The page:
Continued support for Windows XP was discontinued by Microsoft recently, so many PC people may now be migrating over to Windows 8. One thing newcomers will notice missing in the latest version of Windows: the Start menu!
If you’re feeling instantly lost without the old Start menu, don’t worry; you’re not alone. Thousands of PC fans would argue that the Start menu offers a more compact, concise, customizable listing of programs and files than the tile-filled Start screen.
Microsoft scoffs at that idea. It points out that every time there’s a new version of Windows, there’s an instant spike in popularity of shareware programs that make it work like the previous version of Windows. Eventually, the public stops panicking and learns to trust the new design.
(Note: The company has backpedaled a touch on this and announced that a Start menu resembling your old beloved will be coming back to Windows 8.1 in a future update. Until then, however, enjoy these tips on living with a Start menu-less version of Windows.)
The Start button
Still, much has changed in this department since Windows 8. First, in Windows 8.1, the Start button (Windows button) is back. It’s there in the lower-left corner of the desktop, right where it always was. (It even appears in TileWorld if you point your mouse to that corner.)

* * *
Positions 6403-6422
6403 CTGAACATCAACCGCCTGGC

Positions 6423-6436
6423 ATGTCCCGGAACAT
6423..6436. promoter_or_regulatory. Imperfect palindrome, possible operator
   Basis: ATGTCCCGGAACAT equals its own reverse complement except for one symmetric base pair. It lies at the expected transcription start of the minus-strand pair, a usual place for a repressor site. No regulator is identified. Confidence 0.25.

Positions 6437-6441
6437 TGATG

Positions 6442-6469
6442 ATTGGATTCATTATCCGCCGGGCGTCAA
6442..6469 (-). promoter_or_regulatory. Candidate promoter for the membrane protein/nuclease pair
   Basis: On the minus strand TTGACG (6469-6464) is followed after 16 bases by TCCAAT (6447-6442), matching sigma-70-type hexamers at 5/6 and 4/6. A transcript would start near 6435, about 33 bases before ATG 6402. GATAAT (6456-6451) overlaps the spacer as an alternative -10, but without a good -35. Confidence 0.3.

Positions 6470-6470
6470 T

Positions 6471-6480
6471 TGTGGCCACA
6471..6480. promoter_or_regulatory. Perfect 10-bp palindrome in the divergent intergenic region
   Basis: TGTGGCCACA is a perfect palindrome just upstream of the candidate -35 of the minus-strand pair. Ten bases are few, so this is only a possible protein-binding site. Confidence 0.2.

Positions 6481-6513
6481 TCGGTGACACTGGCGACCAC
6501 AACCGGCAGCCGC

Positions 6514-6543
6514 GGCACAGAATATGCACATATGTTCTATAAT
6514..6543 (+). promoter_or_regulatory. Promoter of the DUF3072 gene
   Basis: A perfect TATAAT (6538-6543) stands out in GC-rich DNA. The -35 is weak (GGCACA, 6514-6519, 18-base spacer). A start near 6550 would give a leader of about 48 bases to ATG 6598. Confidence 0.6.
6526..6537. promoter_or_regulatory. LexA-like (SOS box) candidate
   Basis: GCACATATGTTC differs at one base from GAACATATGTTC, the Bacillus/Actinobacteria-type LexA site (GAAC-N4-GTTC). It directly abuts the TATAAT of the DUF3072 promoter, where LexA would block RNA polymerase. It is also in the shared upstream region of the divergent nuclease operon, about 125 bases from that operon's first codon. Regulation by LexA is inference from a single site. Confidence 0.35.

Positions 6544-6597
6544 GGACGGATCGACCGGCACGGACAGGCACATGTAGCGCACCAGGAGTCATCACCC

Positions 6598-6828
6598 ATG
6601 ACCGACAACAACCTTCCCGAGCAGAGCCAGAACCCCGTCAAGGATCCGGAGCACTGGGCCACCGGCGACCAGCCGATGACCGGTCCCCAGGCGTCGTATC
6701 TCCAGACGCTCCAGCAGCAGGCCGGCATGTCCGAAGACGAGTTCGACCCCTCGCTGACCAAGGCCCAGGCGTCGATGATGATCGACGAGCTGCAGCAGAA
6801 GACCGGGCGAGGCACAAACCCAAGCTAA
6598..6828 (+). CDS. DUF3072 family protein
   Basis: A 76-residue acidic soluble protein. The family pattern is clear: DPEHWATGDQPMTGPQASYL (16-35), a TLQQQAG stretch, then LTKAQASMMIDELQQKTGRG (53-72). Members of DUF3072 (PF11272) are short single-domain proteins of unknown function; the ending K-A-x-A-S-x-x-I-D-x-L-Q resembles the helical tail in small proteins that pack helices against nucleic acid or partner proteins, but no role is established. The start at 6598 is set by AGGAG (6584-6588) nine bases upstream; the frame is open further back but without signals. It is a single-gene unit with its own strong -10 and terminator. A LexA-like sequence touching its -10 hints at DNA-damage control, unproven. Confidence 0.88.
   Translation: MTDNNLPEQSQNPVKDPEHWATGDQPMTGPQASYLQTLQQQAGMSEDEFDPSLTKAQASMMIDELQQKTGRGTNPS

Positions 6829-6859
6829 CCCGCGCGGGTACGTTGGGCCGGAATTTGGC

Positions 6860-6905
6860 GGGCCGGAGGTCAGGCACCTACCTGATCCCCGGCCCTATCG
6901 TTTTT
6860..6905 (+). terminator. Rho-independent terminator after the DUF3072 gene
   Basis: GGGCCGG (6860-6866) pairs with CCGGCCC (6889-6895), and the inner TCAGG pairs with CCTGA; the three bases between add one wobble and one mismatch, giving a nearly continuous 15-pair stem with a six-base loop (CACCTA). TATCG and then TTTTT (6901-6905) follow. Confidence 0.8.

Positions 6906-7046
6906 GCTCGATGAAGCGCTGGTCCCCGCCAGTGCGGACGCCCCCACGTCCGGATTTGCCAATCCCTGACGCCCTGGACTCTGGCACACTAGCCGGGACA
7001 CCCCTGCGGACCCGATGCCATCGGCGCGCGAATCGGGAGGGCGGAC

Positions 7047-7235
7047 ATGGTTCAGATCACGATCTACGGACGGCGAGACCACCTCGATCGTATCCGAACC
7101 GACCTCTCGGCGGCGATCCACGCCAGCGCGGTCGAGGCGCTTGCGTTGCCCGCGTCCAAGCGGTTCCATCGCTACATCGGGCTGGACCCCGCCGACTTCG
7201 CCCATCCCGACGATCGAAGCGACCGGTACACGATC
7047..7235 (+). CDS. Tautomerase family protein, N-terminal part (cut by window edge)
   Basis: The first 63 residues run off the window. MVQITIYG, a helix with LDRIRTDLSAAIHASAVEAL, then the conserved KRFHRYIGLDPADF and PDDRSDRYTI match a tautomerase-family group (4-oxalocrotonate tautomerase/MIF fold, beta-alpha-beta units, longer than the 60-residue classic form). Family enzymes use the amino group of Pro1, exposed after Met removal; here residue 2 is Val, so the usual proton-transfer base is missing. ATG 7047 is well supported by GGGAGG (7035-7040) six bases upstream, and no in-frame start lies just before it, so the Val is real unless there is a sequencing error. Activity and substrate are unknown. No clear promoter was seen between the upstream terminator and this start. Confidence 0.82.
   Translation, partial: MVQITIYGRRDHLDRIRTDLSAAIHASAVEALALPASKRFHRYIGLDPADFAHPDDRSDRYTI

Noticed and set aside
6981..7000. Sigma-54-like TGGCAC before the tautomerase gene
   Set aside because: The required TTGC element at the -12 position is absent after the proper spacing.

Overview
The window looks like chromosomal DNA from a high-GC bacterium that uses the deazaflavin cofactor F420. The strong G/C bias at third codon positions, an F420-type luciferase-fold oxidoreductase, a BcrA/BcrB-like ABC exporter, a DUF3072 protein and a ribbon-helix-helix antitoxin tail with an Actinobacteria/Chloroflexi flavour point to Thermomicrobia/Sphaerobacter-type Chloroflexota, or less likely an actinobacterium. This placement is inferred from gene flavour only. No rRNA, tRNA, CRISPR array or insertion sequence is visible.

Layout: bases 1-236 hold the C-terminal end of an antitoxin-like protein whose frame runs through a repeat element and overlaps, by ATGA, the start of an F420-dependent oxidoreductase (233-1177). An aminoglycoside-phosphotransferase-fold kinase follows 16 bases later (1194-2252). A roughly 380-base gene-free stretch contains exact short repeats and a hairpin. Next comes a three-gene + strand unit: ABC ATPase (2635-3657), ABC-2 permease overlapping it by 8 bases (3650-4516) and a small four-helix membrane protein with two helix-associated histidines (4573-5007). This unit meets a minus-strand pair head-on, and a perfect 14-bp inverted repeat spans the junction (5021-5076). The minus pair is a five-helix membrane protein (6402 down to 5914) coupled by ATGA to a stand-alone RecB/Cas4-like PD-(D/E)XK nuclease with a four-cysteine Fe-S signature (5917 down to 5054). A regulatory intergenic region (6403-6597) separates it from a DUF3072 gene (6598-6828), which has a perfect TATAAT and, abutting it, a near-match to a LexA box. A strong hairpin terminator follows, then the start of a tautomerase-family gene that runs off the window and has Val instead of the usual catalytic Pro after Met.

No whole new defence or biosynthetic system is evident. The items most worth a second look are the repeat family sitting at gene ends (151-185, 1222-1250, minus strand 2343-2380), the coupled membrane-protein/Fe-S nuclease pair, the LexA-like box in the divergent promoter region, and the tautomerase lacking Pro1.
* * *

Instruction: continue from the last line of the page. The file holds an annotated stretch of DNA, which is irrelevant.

The Start button does not open the traditional Start menu, however. It’s another way to open the Start screen. If you tap or click it, you just go back to TileWorld.
The secret Start menu
Windows 8.1’s new (old) Start button may not be the same thing as the old Start menu, but it does harbor a secret: It can sprout a tiny utility menu, as shown below.
The trick to making it appear depends on where you’re starting:
• At the desktop. Right-click the Windows button, or hold your finger down on it. At the desktop, that’s easy; the Windows button is always in the lower-left corner of the screen.
• In TileWorld. The Windows button appears only when you move the mouse to the lower-left corner. If you don’t have a mouse, swipe in from the left edge of the screen.
There, in all its majesty, is the secret Start menu. What it doesn’t do is list your own programs and documents, like the old Start menu; that’s what the Start screen is for. But it is seething with shortcuts to toys for the technically inclined.
Some of these items are especially useful to have at your mousetip:
• System opens a window that provides every possible detail about your machine.
• Control Panel. This is the quickest known method to get to the desktop Control Panel.
• Search. Having the option to choose Search here saves you a trip into TileWorld and its Charms menu.
• Shut down or sign out. Huge. This is huge. Now shutting down, signing out, or restarting is a single step — and it doesn’t require leaving the desktop. This submenu offers commands for “Sign out,” “Sleep,” “Shut down,” and “Restart.” No longer must you go to the effort of installing a Shut Down tile on your Start screen just to avoid red tape.
Restoring the real Start menu
If you want the full, traditional Start menu back during your transitional learning time, that’s easy to do. All kinds of free or cheap programs are available to restore the Start menu to its rightful place at the desktop, bearing names, like StartIsBack, Start8, Power8, Pokki, StartW8, and Classic Shell.
Excerpted with permission from David Pogue’s “Windows 8.1: The Missing Manual” from O’Reilly Media.